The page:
Depression has its way of convincing you that there is no way out of the darkness you are in. Tracey Maxfield was able to overcome that, escaping the rabbit hole of depression and, now, helping others do the same. She joins Patrick Veroneau to share with us her journey of coming out of that in this honest, raw, and hopeful episode. Bringing her book, Escaping the Rabbit Hole: My Journey Through Depression, Tracey talks about what it was like experiencing an acute depressive episode, how she battled through it, and recognized that there is hope. She shows others that there will always be a way out, even when it feels like all hope is gone. This conversation is particularly for those who have struggled and are struggling with difficult moments in their lives. Allow Tracey to remind you that tomorrow could be better. Join her as she shares the kind of mindset we need to have, as well as how we can impart that to our children as they grow up and face the realities of the world.
Listen to the podcast here:
Getting Out Of The Rabbit Hole Of Depression With Tracey Maxfield
My guest is Tracey Maxfield. She’s a retired nurse and a powerhouse. She’s an author of the book, Escaping the Rabbit Hole. She’s also the host of the very successful podcast called Engaged, Educate, Empower. In our conversation in this episode, she talks about her own experience battling depression and going down her own rabbit hole. The value here is trying to help people recognize that there are hope and ways to either help themselves or identify and help somebody else that going through a very difficult time. Certainly, we are in our environment right now where many people have struggled with going down on a rabbit hole. I hope you enjoy this episode. There’s so much value here.
Tracey, thank you for taking the time to be on the show. I appreciate it. We’re living in some unique times. We would both agree and we had this conversation about some crazy things that are going on. Your background certainly is well-suited in terms of you’ve had a wildly successful podcast as well as a blog. You had a book that you’ve written in regards to Escaping the Rabbit Hole that talks about your own journey. I’d like to have you tell your story in terms of what was it like to end up to where you are now and how did you get there? As we talked about before, how do we help people dealing with so much on their plate right now in these times?
Let’s take a step back and I’ll tell you a little bit about my story. I’m a nurse and retired with 37 years of experience. Back in 2011, when I started a new position, it was more of a supervisory team leader role but that was the first time I encountered a bully, and the bully was my superior. After about 4.5 years of constantly being harassed, threatened and intimidated, it wears you down. It culminated on August 20th, 2015 with a meeting that I had with her including union reps present. It was the icing on the cake per se. She basically came in with fully-loaded guns and fired at me. Personal, professional insults, lies and threats. It was horrible but what happened was I ended up falling down the rabbit hole.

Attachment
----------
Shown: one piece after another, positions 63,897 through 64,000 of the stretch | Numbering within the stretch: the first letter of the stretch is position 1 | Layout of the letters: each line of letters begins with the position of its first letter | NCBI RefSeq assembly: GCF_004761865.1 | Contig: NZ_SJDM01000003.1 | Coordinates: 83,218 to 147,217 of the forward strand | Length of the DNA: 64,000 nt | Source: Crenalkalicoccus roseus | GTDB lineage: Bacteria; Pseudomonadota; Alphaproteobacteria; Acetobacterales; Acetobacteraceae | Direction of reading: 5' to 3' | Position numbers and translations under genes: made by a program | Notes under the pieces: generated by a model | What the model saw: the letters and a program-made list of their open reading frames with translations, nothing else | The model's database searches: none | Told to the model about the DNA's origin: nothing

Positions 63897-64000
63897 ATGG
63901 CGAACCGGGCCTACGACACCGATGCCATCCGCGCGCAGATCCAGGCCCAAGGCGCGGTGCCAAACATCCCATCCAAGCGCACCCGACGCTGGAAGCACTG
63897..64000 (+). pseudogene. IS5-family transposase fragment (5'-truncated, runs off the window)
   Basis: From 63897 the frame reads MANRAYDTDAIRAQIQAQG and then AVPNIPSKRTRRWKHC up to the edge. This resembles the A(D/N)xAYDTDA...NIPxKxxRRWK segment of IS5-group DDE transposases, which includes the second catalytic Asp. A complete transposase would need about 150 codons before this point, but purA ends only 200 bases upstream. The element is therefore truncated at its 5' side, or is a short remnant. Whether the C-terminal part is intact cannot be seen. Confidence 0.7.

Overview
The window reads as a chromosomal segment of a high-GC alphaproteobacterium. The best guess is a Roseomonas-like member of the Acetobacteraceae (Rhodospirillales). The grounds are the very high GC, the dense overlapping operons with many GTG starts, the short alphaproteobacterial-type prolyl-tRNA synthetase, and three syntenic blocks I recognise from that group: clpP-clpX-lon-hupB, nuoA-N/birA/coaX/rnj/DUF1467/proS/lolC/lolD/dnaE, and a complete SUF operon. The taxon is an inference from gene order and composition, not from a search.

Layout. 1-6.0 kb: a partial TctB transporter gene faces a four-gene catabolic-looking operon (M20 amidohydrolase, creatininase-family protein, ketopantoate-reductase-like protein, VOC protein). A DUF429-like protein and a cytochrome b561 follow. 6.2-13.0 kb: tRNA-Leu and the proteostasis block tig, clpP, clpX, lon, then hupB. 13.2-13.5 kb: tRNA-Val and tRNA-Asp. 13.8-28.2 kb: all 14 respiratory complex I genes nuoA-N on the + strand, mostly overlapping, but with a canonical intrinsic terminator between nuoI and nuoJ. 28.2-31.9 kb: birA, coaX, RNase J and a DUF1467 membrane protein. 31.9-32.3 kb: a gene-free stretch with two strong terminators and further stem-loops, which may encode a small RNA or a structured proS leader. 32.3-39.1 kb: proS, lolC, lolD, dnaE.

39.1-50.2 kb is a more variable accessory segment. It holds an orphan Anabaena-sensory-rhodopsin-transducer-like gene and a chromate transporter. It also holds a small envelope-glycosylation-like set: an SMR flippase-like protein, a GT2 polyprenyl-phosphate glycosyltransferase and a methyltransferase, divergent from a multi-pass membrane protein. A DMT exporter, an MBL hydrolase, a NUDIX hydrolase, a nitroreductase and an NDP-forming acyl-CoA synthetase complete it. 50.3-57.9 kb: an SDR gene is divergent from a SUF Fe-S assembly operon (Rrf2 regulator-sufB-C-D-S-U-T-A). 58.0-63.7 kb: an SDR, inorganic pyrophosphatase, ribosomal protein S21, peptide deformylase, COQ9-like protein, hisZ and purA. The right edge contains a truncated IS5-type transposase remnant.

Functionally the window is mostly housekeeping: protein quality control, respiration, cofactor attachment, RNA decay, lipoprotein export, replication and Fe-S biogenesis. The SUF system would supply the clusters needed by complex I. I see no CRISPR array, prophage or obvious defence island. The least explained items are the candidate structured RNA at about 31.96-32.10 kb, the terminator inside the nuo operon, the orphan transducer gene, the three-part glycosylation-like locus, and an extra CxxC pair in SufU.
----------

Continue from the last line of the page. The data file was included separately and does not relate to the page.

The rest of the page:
I had a nervous breakdown or an acute depressive episode. My life changed. I can say I’m coming up to my anniversary of falling down the rabbit hole. My life since that day has never ever been the same. Certainly, it’s now better than it was, but in order to get to where I am now, I had to go through an awful lot, as you can appreciate. With depression, it’s not just the emotional cognitive. It’s the physical, suicide ideation and suicide attempts. It’s the feeling that you’re never ever going to be the person you were before and don’t even think that you can ever regain a possibility of life. It was through a lot of hard work, which comprised of journaling, expressing gratitude, sessions with my psychologist, medication and adopting a daily routine of a holistic approach to try and look after myself. All the time, as I started to get a little better, I started a blog. It was upon my psychologist’s recommendation to write a blog because most of my friends were healthcare professionals.
We’re talking social workers, doctors and nurses. When I would explain to them what I was going through, they couldn’t understand it, “You don’t look depressed. You seem fine. You’re functioning fine.” I was getting so frustrated that he recommended, “Start a blog. Tell them what it’s like living them with depression and give them an idea of what your life is like.” As soon as I started that, immediately, the conversations were, “We’re sorry. We never realized it was like that. This should be in a book.” Every single time I made a post, it was the same thing, “This should be a book.” After about six months, I was fortunate to be in touch with someone on LinkedIn who had previously written and published books.As human beings, we are our own worst enemies because we are so self-critical. Click To Tweet